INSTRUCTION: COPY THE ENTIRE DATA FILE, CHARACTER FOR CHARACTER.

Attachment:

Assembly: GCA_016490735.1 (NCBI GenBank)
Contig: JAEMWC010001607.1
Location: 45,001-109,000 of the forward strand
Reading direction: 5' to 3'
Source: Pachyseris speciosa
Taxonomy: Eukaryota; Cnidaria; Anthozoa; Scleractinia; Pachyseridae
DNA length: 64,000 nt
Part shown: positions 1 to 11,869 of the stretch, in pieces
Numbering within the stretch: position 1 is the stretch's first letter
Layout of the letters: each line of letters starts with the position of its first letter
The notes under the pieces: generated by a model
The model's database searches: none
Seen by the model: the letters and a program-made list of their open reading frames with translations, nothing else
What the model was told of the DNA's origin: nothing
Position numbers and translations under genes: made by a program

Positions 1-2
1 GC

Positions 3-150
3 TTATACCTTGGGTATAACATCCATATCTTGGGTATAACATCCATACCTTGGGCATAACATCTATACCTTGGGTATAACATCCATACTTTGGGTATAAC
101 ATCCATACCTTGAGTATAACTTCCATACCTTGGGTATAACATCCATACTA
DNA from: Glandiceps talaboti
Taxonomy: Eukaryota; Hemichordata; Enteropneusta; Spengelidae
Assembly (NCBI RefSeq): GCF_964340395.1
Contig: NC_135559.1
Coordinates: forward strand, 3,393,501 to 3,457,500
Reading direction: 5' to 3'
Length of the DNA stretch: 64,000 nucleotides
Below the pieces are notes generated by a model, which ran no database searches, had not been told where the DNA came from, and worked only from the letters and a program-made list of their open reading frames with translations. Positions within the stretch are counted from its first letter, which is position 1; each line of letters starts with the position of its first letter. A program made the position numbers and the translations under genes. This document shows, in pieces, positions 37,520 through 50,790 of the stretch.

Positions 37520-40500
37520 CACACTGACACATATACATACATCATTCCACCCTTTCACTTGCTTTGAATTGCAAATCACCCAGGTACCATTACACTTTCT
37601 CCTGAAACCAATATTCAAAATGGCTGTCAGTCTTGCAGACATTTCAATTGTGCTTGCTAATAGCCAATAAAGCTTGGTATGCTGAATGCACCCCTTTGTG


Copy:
Assembly: GCA_016490735.1 (NCBI GenBank)
Contig: JAEMWC010001607.1
Location: 45,001-109,000 of the forward strand
Reading direction: 5' to 3'
Source: Pachyseris speciosa
Taxonomy: Eukaryota; Cnidaria; Anthozoa; Scleractinia; Pachyseridae
DNA length: 64,000 nt
Part shown: positions 1 to 11,869 of the stretch, in pieces
Numbering within the stretch: position 1 is the stretch's first letter
Layout of the letters: each line of letters starts with the position of its first letter
The notes under the pieces: generated by a model
The model's database searches: none
Seen by the model: the letters and a program-made list of their open reading frames with translations, nothing else
What the model was told of the DNA's origin: nothing
Position numbers and translations under genes: made by a program

Positions 1-2
1 GC

Positions 3-150
3 TTATACCTTGGGTATAACATCCATATCTTGGGTATAACATCCATACCTTGGGCATAACATCTATACCTTGGGTATAACATCCATACTTTGGGTATAAC
101 ATCCATACCTTGAGTATAACTTCCATACCTTGGGTATAACATCCATACTA
DNA from: Glandiceps talaboti
Taxonomy: Eukaryota; Hemichordata; Enteropneusta; Spengelidae
Assembly (NCBI RefSeq): GCF_964340395.1
Contig: NC_135559.1
Coordinates: forward strand, 3,393,501 to 3,457,500
Reading direction: 5' to 3'
Length of the DNA stretch: 64,000 nucleotides
Below the pieces are notes generated by a model, which ran no database searches, had not been told where the DNA came from, and worked only from the letters and a program-made list of their open reading frames with translations. Positions within the stretch are counted from its first letter, which is position 1; each line of letters starts with the position of its first letter. A program made the position numbers and the translations under genes. This document shows, in pieces, positions 37,520 through 50,790 of the stretch.

Positions 37520-40500
37520 CACACTGACACATATACATACATCATTCCACCCTTTCACTTGCTTTGAATTGCAAATCACCCAGGTACCATTACACTTTCT
37601 CCTGAAACCAATATTCAAAATGGCTGTCAGTCTTGCAGACATTTCAATTGTGCTTGCTAATAGCCAATAAAGCTTGGTATGCTGAATGCACCCCTTTGTG